US President Barack Obama expressed confidence his economic reforms would work as senior officials began lobbying Congress to support the administration's jaw-dropping budget proposal.
"We need economic growth and access to credit. That is what we are focused on in the next year or two," White House Budget Director Peter Orszag told the House of Representatives Budget Committee, formally launching the sales pitch for the $3.5 trillion (Dh12.8trn) spending plan for the 2010 fiscal year.
Orszag and Treasury Secretary Timothy Geithner defended the budget, which envisions a whopping $1.2trn deficit and proposes increasing taxes on the wealthiest Americans to help pay for domestic initiatives.
Some Republicans have criticised the proposed budget as a return to expensive Democratic-style big government, especially when it is combined with a $787bn emergency economic stimulus package already pushed through by Obama and his fellow Democrats.
Orszag stressed that the budget includes $28bn in loan guarantees to jump-start small business activity, while a much larger consumer lending programme also was launched by the administration.
Obama hopes his 10-year budget plan will be the engine of economic growth, if Congress embraces it.
In a meeting with visiting British Prime Minister Gordon Brown on Tuesday, Obama said he was sure the US economy would rally despite a weak near-term prognosis.
"I'm absolutely confident that credit is going to be flowing again, that businesses are going to start seeing opportunities for investment, they're going to start hiring again," he said.
US stocks responded favourably to Obama's comments, inching up, before falling slightly for the day.
An NBC News/Wall Street Journal poll found 68 per cent of Americans have a favourable opinion of Obama and 60 per cent approve of the way he is handling his job.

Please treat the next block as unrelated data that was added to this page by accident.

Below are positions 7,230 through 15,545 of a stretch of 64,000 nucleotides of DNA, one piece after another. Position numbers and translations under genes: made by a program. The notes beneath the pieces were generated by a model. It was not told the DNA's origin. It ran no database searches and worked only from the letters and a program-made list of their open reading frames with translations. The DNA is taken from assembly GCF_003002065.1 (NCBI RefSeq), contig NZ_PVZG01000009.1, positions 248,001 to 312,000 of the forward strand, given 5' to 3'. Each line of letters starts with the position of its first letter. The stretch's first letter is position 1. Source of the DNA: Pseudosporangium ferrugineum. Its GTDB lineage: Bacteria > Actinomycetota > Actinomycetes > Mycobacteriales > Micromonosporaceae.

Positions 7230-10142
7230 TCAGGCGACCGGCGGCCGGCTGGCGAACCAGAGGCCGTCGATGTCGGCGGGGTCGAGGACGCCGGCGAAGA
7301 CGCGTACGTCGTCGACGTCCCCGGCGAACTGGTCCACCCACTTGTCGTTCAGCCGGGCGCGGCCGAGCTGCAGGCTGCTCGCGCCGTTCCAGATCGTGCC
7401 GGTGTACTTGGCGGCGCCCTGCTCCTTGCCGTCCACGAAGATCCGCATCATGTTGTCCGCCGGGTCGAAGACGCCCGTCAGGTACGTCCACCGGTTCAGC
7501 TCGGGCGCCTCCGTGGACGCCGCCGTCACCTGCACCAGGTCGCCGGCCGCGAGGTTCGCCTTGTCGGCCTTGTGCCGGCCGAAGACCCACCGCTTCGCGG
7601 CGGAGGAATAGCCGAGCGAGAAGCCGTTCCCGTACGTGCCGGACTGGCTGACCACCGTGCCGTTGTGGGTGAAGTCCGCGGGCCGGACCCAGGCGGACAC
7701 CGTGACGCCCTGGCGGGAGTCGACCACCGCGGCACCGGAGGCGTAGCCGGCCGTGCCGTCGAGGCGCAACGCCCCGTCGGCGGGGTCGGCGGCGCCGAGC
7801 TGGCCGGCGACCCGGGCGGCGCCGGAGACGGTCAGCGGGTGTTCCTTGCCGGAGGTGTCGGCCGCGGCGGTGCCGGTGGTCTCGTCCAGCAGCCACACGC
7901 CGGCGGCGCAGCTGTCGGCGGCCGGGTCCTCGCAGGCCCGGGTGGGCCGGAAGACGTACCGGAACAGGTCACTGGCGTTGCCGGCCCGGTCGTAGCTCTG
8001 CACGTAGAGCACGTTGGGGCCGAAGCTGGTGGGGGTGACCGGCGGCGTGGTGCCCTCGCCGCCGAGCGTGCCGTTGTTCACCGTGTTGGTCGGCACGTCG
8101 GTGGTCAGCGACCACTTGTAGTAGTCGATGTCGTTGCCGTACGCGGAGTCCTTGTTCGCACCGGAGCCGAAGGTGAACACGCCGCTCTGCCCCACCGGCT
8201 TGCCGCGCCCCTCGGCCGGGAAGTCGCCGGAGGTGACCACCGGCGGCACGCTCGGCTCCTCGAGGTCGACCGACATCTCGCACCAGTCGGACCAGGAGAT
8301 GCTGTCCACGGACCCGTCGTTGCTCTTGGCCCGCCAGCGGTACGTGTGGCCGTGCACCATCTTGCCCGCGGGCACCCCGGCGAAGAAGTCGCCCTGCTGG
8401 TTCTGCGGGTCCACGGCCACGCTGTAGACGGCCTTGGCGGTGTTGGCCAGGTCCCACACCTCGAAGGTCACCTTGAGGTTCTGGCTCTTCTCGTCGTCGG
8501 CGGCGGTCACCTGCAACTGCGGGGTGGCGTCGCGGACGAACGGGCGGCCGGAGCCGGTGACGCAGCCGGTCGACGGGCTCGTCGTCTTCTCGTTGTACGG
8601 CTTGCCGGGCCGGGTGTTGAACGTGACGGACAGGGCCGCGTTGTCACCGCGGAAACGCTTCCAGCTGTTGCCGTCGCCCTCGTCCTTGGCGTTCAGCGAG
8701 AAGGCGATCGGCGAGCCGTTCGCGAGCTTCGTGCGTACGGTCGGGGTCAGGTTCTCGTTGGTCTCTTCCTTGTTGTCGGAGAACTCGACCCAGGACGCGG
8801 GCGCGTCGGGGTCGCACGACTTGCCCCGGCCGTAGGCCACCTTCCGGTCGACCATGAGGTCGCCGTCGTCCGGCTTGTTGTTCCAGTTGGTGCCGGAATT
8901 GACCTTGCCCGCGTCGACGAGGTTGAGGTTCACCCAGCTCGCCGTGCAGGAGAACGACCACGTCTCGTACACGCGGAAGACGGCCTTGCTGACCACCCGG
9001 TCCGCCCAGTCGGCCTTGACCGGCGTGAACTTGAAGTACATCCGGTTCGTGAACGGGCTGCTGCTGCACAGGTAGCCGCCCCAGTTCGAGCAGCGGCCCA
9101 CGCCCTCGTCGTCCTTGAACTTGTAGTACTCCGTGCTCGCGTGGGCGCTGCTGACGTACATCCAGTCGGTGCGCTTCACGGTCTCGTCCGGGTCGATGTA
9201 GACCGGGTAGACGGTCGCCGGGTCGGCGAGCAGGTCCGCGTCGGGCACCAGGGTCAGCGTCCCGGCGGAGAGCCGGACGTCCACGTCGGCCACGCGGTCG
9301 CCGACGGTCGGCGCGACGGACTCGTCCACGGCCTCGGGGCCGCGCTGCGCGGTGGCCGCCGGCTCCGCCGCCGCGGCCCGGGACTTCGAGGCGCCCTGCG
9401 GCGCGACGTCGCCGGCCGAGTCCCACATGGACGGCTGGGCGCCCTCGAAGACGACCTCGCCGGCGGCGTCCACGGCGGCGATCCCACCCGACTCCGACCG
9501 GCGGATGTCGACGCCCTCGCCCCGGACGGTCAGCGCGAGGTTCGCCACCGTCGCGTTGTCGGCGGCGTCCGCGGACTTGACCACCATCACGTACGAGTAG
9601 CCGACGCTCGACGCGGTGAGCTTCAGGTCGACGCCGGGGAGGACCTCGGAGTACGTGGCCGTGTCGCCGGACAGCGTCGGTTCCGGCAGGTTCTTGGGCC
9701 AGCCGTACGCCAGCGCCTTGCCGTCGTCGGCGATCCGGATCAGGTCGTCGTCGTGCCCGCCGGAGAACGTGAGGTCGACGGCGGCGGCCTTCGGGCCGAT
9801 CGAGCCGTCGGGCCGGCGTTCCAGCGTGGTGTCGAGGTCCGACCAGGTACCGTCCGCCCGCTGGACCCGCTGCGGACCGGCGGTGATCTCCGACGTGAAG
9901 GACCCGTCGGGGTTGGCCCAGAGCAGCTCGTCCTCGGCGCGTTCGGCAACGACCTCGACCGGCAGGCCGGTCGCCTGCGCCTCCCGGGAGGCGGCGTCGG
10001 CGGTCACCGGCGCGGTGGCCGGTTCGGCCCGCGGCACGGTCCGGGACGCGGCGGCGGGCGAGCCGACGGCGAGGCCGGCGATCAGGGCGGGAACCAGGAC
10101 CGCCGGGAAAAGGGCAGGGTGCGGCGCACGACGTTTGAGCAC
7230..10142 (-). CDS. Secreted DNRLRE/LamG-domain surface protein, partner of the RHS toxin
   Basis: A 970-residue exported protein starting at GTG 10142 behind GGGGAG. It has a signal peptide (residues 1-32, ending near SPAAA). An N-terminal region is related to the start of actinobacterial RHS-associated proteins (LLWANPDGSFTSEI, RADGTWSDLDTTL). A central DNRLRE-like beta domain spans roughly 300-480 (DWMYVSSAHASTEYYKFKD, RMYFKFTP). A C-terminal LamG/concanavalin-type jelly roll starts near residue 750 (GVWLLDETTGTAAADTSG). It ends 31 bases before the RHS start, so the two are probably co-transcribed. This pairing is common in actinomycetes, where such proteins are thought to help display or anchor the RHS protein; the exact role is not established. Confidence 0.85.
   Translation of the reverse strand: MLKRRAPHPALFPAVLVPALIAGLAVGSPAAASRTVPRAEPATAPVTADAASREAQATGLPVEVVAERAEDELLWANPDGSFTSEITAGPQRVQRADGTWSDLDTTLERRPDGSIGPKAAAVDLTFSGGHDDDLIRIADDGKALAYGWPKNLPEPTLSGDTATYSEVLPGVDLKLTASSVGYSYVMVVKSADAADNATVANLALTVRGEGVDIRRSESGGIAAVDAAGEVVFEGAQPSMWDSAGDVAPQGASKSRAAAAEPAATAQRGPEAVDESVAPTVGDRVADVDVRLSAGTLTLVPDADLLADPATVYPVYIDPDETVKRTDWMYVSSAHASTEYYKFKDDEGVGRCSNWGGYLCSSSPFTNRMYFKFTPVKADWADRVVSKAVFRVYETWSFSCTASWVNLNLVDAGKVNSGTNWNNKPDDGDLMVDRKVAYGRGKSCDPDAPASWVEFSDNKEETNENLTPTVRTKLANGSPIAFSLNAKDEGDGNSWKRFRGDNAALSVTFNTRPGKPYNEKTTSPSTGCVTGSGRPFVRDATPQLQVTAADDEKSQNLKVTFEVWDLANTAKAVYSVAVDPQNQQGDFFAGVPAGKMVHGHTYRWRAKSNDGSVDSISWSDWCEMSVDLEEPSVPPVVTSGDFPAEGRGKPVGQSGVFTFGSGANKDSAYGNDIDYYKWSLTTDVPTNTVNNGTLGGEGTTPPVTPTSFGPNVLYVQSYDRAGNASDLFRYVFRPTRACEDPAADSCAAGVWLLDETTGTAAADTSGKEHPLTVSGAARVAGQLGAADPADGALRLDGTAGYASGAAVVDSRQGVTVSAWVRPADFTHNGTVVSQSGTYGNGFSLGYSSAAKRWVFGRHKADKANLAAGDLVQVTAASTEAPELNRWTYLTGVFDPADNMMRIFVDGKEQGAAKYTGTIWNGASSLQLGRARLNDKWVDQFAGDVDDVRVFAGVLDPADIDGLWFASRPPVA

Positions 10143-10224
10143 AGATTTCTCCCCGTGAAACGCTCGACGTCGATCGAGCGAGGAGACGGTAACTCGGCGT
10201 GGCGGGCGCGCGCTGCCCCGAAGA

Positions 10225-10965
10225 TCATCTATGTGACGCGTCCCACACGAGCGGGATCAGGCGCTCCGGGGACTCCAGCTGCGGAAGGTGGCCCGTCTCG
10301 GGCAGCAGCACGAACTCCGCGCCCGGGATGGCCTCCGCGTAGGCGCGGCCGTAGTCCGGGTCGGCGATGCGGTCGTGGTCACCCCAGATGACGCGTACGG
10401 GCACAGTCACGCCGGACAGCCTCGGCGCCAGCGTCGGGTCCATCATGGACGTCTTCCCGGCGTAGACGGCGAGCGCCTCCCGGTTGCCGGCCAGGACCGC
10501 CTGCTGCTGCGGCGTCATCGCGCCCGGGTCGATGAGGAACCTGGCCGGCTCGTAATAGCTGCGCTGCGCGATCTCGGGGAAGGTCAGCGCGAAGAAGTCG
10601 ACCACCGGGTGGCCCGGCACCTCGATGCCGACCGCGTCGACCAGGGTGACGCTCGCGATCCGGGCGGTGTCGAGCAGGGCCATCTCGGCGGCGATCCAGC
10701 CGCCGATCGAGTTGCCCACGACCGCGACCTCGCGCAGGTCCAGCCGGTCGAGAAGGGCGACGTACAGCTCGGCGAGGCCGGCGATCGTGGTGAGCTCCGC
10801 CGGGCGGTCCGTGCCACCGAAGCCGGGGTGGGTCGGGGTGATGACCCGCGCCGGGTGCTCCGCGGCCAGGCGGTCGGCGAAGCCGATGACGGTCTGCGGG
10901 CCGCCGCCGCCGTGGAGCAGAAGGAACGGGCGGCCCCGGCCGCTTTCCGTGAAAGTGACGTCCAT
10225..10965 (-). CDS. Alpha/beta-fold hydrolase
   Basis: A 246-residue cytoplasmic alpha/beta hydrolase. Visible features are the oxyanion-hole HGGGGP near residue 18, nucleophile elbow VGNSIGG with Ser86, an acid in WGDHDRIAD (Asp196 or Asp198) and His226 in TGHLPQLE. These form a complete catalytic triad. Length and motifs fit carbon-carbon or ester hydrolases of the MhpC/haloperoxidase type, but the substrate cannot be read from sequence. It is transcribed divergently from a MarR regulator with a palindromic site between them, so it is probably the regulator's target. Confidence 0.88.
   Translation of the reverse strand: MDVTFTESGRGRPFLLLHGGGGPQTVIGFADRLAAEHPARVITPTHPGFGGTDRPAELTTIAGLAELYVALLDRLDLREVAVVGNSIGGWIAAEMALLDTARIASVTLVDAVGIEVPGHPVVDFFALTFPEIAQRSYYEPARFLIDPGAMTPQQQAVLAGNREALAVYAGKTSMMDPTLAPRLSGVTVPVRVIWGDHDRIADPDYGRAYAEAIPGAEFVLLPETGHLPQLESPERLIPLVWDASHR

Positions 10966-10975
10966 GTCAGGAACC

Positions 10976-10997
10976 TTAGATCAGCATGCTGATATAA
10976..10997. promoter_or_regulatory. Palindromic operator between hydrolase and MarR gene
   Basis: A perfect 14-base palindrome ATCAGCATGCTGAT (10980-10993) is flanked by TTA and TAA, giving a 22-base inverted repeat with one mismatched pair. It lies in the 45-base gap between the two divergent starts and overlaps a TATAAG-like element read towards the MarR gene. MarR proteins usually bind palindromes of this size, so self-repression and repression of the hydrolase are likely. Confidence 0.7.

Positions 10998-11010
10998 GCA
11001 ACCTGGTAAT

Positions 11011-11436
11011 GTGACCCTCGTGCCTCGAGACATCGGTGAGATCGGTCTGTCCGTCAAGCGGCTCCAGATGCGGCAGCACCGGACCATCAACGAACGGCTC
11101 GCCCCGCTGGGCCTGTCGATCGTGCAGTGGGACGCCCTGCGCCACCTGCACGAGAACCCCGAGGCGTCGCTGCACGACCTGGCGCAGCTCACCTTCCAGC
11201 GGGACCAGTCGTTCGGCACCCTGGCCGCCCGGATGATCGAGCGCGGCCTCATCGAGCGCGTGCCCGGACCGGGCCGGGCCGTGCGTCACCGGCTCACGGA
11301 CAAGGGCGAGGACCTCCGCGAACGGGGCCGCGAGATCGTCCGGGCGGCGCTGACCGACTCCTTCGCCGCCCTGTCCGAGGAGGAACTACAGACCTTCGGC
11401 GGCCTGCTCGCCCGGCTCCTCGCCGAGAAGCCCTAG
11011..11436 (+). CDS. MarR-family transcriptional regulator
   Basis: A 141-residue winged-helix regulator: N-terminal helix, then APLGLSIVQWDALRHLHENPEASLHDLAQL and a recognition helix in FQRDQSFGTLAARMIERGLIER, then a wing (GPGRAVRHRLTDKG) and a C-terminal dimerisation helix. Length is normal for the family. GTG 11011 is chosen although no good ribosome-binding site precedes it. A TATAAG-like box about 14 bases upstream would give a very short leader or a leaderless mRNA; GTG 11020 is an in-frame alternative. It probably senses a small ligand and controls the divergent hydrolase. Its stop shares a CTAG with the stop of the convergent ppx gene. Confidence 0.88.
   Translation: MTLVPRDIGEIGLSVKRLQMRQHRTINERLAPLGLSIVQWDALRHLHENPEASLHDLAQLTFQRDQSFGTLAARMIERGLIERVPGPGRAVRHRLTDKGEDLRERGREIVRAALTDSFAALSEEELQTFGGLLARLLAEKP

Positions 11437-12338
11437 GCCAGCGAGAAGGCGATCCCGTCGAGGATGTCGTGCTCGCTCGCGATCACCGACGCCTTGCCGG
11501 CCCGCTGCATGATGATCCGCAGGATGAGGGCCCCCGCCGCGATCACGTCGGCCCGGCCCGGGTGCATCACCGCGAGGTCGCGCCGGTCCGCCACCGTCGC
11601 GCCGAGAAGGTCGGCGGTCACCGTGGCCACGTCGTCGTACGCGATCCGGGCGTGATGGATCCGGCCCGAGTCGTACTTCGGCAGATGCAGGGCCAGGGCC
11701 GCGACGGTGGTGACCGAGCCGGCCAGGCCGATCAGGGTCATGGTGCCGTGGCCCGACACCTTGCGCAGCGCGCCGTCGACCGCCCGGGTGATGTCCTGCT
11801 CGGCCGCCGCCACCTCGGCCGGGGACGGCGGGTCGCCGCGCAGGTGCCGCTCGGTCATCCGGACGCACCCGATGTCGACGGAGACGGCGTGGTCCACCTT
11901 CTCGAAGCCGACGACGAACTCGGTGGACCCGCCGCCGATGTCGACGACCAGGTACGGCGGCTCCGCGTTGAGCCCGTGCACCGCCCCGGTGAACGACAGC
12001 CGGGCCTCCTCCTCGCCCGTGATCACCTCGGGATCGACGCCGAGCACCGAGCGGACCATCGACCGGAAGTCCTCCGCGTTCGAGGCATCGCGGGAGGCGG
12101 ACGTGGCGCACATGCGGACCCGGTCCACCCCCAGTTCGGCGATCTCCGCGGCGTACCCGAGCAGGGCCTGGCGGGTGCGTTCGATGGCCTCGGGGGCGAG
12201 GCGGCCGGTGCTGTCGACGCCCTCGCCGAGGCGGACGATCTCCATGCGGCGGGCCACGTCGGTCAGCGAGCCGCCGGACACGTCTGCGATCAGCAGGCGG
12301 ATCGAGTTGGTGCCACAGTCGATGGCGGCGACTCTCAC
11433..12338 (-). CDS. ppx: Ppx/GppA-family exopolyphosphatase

Despite the struggling economy, 41 per cent of Americans said they think the country is headed in the right direction, up from 26 per cent in mid-January, before Obama took office, the poll found.
House and Senate committees are expected to pass within the next few weeks their versions of a federal budget for fiscal year 2010, which begins on October 1.
On the table are dramatic proposals from Obama, including huge new investments to expand health insurance, protect the environment from global warming and beef up education and other domestic programmes.
At the same time, House Budget Committee Chairman John Spratt told Orszag that he would like to see "a decline in deficits after 2013" – reflecting widespread unease over the mounting size of the deficits.
The budget that Obama unveiled last week envisions US budget deficits falling by half or so to about $533bn in 2013, only to then bounce back up and continue rising to $712bn in 2019.
Senior Republicans on the committee criticised Obama's budget plans. "This budget never comes close to balancing," Representative Paul Ryan said.
Obama hailed a new lending facility unveiled by the Federal Reserve and the Treasury on Tuesday, which officials said was key to expanding consumer lending and could generate up to $1trn in new loans.
Many economists have expressed concern the current US stimulus package would have only a modest impact on 2009 growth and that consumers would be inclined to pocket tax cuts as they try to rebuild savings wiped out by falling real estate prices and stock markets.
The US economy suffered its deepest contraction since 1982 in the fourth quarter of last year, plummeting at a 6.2 per cent rate as consumers pulled back sharply on their spending. The data has contributed to the huge sell-off in US stocks markets, pushing them down to 12-year lows.
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